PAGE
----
Bee Thinking About—For August, 2013

About a year ago we started this feature to remind you of things to consider for your apiary this time of year.

You’d think (and we had hoped) that we could just run last August’s article again, but golly, there’s so much to learn and think about, so it wasn’t that easy. Plus, you wonderful readers let us know about other things to consider, so we’ve expanded this article on things to bee thinking about for the August apiary.

As always, what is appropriate for your apiary varies by your geographic area, your microclimate, and your management philosophy.

Things to consider in late summer:

Do you have a good brood pattern? Laying is slowing down, so every bee here on out will either be overwintering or nurturing the bees that overwinter. You need a good cluster size going into winter. If there isn’t a good pattern, check that there’s at least 20 pounds of honey in the hive. That’s what it takes for the queen to keep laying; that could be the cause of a weak brood pattern. Consider supplemental feeding, requeening, or combining the hive.

About combining hives: It’s about make or break time for hives in the north. In the next few months, any colonies with insufficient stores will need to be addressed. Know which hives are your good ones, which queens are performing, etc. for ease of decision making when the time comes.

About requeening: There’s plenty of debate on whether you should routinely do it, or let the bees decide. There are plenty of insights and opinions on that topic.

If you do requeen, consider not killing the old queen (put her in a nuc box perhaps) until your new queen proves successful—that they’ve accepted her; that’s she’s laying and laying well.

Did your teenage son leave his gym shoes in the hive? Hopefully not, but it might smell that way. If you’re blessed to live by goldenrod, this great fall forage is a honeybee favorite, although it does make the hive smell like a locker room to we humans. The honey still tastes great though, but it may be honey that you’re leaving on for their winter fuel anyway. Winter. Argh. So hard to have that word on the radar again.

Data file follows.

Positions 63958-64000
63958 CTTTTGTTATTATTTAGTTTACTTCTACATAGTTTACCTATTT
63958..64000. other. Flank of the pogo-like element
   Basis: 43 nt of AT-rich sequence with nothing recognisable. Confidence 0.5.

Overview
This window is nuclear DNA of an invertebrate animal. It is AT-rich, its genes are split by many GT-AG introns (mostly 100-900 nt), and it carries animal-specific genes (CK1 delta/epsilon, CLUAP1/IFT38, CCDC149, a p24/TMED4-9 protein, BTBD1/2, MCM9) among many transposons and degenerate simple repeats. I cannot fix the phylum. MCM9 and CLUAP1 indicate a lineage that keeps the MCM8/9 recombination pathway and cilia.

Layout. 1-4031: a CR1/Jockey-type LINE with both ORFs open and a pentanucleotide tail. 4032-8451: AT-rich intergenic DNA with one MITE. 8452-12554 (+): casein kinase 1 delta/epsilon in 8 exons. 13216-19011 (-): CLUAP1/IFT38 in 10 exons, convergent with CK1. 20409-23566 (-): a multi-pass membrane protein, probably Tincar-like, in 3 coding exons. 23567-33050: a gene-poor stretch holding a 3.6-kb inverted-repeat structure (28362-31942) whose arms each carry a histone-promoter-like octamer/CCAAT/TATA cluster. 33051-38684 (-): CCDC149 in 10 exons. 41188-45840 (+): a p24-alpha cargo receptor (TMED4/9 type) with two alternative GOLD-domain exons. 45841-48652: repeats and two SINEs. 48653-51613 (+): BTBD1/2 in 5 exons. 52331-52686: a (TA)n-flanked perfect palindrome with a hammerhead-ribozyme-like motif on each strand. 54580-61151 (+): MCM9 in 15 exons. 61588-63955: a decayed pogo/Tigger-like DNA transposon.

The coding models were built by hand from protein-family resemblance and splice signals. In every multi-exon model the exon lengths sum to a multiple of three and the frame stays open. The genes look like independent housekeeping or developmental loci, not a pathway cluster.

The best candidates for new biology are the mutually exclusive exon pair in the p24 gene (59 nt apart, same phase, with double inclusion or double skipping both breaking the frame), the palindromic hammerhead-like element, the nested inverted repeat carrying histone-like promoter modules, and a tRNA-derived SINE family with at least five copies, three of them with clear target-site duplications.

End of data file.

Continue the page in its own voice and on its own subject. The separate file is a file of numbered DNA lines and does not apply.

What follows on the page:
Mites, small hive beetles, etc.: Stay on top of them. Reducing the hive volume to something bees can most appropriately defend is crucial this time of year as populations decrease and raiders increase.

Educate: This is the time of year when a variety of wasps, yellow jackets and other stinging insects move from annoying to aggressive. You’ll hear from your neighbors that one of your bees stung little Becky on the lip when she drank from her open pop can and that there’s a huge honeybee nest hanging under their eves. Chances are in either case those are not honeybees. When you find opportunities to help people understand the differences between stinging insects and the importance of them, consider using the teachable moment to help our honeybee friends.

Food and water: Drought, natural seasonal declines in forage, etc.—if it’s happening, supplement. You want the colony as strong as possible heading into fall and winter.

Take a photo of the apiary: A reader sent in this helpful hint, noting that come winter, when reviewing the year and planning for next, a picture is helpful in recalling what hives were where and maybe helping explain differences in productivity. Plus, we love your pictures (see final item).

Start thinking about fall: Gasp, but yes. When you take the supers off, do you have containers for that honey? How are you going to store the supers so they don’t get moth or mouse-infested? Do you need mouse guards for the hives? Remember, Kelley’s carries everything you need.

Celebrate the honey season by sending chocolate to the editor: Not really—she doesn’t need it. However, she does need your pictures and stories of success to share with readers, along with pictures and stories of what went terribly wrong to help us all better keep bees. Email them to me at, and thanks in advance.

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